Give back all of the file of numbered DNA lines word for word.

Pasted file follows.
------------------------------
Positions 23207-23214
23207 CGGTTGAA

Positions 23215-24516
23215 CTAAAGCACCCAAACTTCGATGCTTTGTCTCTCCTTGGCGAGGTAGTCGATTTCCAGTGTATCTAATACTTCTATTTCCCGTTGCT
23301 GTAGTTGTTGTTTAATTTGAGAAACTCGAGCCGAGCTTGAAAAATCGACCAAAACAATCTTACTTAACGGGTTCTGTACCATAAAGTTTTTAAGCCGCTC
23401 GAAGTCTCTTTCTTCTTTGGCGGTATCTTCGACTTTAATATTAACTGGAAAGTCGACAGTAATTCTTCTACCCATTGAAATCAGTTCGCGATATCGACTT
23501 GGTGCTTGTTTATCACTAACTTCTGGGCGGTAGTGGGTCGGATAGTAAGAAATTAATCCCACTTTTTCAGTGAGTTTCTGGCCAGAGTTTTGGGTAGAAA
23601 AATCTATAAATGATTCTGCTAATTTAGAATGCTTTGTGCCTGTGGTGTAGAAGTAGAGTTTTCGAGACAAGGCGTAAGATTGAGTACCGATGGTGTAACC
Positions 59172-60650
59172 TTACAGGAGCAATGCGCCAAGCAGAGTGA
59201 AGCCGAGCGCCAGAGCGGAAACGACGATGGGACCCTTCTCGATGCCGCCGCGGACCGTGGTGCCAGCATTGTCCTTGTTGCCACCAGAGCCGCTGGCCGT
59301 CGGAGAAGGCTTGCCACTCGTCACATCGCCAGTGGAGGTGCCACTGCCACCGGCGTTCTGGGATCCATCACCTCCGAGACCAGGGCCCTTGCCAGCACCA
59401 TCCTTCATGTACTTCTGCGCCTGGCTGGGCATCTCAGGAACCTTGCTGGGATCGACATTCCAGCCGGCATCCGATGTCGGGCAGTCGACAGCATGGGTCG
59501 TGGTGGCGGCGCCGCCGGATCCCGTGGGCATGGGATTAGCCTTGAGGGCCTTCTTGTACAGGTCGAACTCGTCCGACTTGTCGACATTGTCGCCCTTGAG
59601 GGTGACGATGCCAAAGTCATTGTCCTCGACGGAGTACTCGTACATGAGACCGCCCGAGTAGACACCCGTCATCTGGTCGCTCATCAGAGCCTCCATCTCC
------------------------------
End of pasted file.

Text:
Positions 23207-23214
23207 CGGTTGAA

Positions 23215-24516
23215 CTAAAGCACCCAAACTTCGATGCTTTGTCTCTCCTTGGCGAGGTAGTCGATTTCCAGTGTATCTAATACTTCTATTTCCCGTTGCT
23301 GTAGTTGTTGTTTAATTTGAGAAACTCGAGCCGAGCTTGAAAAATCGACCAAAACAATCTTACTTAACGGGTTCTGTACCATAAAGTTTTTAAGCCGCTC
23401 GAAGTCTCTTTCTTCTTTGGCGGTATCTTCGACTTTAATATTAACTGGAAAGTCGACAGTAATTCTTCTACCCATTGAAATCAGTTCGCGATATCGACTT
23501 GGTGCTTGTTTATCACTAACTTCTGGGCGGTAGTGGGTCGGATAGTAAGAAATTAATCCCACTTTTTCAGTGAGTTTCTGGCCAGAGTTTTGGGTAGAAA
23601 AATCTATAAATGATTCTGCTAATTTAGAATGCTTTGTGCCTGTGGTGTAGAAGTAGAGTTTTCGAGACAAGGCGTAAGATTGAGTACCGATGGTGTAACC
Positions 59172-60650
59172 TTACAGGAGCAATGCGCCAAGCAGAGTGA
59201 AGCCGAGCGCCAGAGCGGAAACGACGATGGGACCCTTCTCGATGCCGCCGCGGACCGTGGTGCCAGCATTGTCCTTGTTGCCACCAGAGCCGCTGGCCGT
59301 CGGAGAAGGCTTGCCACTCGTCACATCGCCAGTGGAGGTGCCACTGCCACCGGCGTTCTGGGATCCATCACCTCCGAGACCAGGGCCCTTGCCAGCACCA
59401 TCCTTCATGTACTTCTGCGCCTGGCTGGGCATCTCAGGAACCTTGCTGGGATCGACATTCCAGCCGGCATCCGATGTCGGGCAGTCGACAGCATGGGTCG
59501 TGGTGGCGGCGCCGCCGGATCCCGTGGGCATGGGATTAGCCTTGAGGGCCTTCTTGTACAGGTCGAACTCGTCCGACTTGTCGACATTGTCGCCCTTGAG
59601 GGTGACGATGCCAAAGTCATTGTCCTCGACGGAGTACTCGTACATGAGACCGCCCGAGTAGACACCCGTCATCTGGTCGCTCATCAGAGCCTCCATCTCC